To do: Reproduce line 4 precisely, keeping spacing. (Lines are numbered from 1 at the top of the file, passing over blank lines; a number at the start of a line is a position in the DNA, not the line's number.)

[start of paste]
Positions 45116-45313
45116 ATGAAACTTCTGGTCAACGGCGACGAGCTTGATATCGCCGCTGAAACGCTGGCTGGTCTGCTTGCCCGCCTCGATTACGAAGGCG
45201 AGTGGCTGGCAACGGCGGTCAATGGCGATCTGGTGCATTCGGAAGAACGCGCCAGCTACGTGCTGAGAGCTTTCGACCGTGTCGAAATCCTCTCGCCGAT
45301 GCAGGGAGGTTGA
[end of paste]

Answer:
45301 GCAGGGAGGTTGA